Sunil Yapa situates his debut novel, Your Heart is a Muscle the Size of a Fist, over the course of one calamitous afternoon, that of the November 30, 1999, protests against the World Trade Organization meeting in Seattle. Victor, a homeless nineteen-year-old estranged from his father (the chief of the Seattle Police Department), joins the congregation of righteously-enraged free spirits blocking the machinations of economic exploitation. His plan to sell marijuana turns into a near-arrest by a hostile police officer, narrowly avoided due to the skilled intervention of King, a female student of non-violent resistance tactics.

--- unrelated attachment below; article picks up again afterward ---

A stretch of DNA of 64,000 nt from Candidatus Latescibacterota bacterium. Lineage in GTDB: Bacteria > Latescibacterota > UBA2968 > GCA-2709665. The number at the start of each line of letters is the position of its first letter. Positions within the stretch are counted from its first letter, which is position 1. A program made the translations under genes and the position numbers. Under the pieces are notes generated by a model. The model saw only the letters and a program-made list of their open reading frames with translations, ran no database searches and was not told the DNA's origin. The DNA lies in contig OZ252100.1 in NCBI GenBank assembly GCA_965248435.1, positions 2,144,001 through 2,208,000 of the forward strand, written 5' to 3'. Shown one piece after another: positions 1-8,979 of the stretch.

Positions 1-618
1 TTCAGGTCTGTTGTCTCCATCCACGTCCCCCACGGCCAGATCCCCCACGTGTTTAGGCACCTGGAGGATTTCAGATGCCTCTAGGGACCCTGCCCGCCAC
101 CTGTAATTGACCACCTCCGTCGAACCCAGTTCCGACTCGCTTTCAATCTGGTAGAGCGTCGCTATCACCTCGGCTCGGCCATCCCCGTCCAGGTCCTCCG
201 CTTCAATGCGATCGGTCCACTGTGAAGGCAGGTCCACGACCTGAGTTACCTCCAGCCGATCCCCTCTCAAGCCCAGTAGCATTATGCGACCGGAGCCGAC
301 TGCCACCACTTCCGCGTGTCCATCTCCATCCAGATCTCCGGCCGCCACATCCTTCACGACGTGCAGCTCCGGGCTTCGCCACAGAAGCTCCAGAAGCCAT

The peripatetic viewpoints of Victor, King, and others would ideally illuminate the complexities involved in both the affairs of nation states, and the particular ones in those nations’ souls. Unfortunately, the overstrained emotionalism of Yapa’s language sometimes precludes their voices from mouthing more than platitudes. Despite this, many of the themes explored in this book – the blurring of theory and reality, the legitimacy of sweeping social action in supposed solidarity with groups of people who most Americans have never met (consider the hypocrisy of wearing “sweatshop shoes to a sweatshop protest”), the tensions between freedom and order in the duties of law enforcement – haunt our lives especially in this moment, an echo of the present past. To be confronted with the flesh of another human being in a realm charged with the terrifying uncertainty of the stranger will always reveal the best – and the worst – of us. As Yapa says, “What is the function of the heart, if not to convince the blood to stay at home . . . But restless thing that it is, your blood, it leaps into the world.”
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